‘This is a different team’ -- Bengals prepare for first playoff game since 2016

Cincinnati Bengals tight end C.J. Uzomah (87) celebrates with fans following an NFL football game against the Baltimore Ravens, Sunday, Dec. 26, 2021, in Cincinnati. Cincinnati won 41-21. (AP Photo/Aaron Doster)

Credit: Aaron Doster

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Cincinnati Bengals tight end C.J. Uzomah (87) celebrates with fans following an NFL football game against the Baltimore Ravens, Sunday, Dec. 26, 2021, in Cincinnati. Cincinnati won 41-21. (AP Photo/Aaron Doster)

Credit: Aaron Doster

Credit: Aaron Doster

Cincinnati Bengals defensive end Sam Hubbard remembers being told when he came into the league not to let losing affect him. It wasn’t fun, but for those like Hubbard who endured the struggles of the past few years, the chance now to play in the postseason is especially rewarding.

The AFC North champion Bengals closed the books on the regular season Sunday with a 21-16 loss at Cleveland, a game in which several starters rested as they already were looking toward the playoffs. Cincinnati (10-7) is preparing for its first postseason appearance since 2015 and seeking its first playoff win since the 1990 season.

Hubbard, a Cincinnati native, wasn’t born until four and a half years after that wild card win against the Houston Oilers on Jan. 6, 1991, and his hometown Bengals didn’t even make the playoffs again until 2005. They lost seven first-round games in 11 seasons before the recent playoff drought.

“Early in my career, I had someone tell me that it’s tough to win in this league, and the only thing you can do is not let it (losing) affect you,” said Hubbard, who was drafted in 2018. “So (during) the years of losing, I just focused on not letting it change me and how I go about my business, and what I did to get me to winning programs and winning championships in the past, and have the faith in the front office, the coaches, the guys in here, the scheme. One day, it would eventually flip, and I would just try to be a consistent force in how I went about my business. Getting this feeling, it’s just really amazing.”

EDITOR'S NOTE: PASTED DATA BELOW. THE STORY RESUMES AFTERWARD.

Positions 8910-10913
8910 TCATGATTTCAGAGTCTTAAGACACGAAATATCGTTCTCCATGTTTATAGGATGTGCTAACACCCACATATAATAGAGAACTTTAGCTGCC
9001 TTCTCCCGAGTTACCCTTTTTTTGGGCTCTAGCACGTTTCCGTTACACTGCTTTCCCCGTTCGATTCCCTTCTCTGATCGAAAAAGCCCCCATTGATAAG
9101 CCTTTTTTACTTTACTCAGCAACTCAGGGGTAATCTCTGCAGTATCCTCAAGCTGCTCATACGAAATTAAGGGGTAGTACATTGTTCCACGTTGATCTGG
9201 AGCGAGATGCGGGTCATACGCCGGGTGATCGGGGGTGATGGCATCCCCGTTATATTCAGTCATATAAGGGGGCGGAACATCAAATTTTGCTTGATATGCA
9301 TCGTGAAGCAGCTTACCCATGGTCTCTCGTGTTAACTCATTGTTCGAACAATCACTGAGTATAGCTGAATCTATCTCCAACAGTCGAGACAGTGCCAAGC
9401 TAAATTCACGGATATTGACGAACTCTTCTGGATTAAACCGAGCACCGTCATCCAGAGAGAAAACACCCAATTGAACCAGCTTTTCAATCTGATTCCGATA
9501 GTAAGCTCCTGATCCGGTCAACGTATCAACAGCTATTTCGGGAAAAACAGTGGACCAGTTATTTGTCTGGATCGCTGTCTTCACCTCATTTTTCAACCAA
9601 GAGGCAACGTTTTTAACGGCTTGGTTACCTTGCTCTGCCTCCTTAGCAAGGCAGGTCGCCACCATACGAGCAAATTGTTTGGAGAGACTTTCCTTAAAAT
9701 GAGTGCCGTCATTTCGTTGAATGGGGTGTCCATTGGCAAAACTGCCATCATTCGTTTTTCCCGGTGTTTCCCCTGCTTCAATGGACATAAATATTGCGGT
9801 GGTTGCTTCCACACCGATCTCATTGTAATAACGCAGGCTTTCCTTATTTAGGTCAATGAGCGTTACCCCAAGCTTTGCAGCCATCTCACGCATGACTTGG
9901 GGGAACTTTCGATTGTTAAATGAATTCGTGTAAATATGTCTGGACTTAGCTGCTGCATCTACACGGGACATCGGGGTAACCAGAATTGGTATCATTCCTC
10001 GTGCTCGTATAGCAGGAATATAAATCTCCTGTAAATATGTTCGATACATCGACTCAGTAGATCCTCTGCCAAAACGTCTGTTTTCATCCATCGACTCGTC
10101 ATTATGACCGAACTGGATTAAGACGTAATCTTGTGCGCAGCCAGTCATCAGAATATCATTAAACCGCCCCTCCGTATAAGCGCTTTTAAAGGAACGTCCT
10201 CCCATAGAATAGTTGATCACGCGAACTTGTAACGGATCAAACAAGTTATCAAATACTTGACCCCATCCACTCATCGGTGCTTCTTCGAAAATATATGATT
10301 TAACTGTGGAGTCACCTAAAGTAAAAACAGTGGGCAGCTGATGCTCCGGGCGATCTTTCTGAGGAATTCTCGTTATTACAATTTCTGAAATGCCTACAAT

Hubbard had been a part of successful programs at Archbishop Moeller High School and Ohio State, but in 2018 was joining a Bengals organization coming off back-to-back losing seasons and would be apart of three more before the team finally turned the corner big-time this year.

Growing up in Cincinnati supporting the Bengals, Hubbard knows the heartache fans have felt. The core of the team hasn’t been a part of a postseason with this team yet, but others are aware of the significance now having a chance to win a playoff game.

Tight end C.J. Uzomah was a rookie in 2015 and vaguely recalls perhaps a slight sense of that playoff win drought hanging over the team going into the postseason. The Bengals were less than two minutes from breaking the “curse” in a Wild Card game against Pittsburgh after going ahead, 16-15, on an A.J. Green touchdown catch (the two-point conversion failed) and getting the ball back two plays later on an interception. Jeremy Hill fumbled, Ben Roethlisberger took the Steelers across midfield and two unsportsmanlike conduct penalties got them in position for the game-winning field goal with 18 seconds left and that was it.

Now, six years later, the Bengals have another chance, and Sunday’s loss — ending a three-game win streak — doesn’t impact the mood going into the first round. Backup quarterback Brandon Allen threw a 4-yard touchdown pass to Chris Evans with 2:26 left to give Cincinnati a chance at a comeback, but the Browns managed to secure the onside kick and sealed the win for the Battle of Ohio sweep.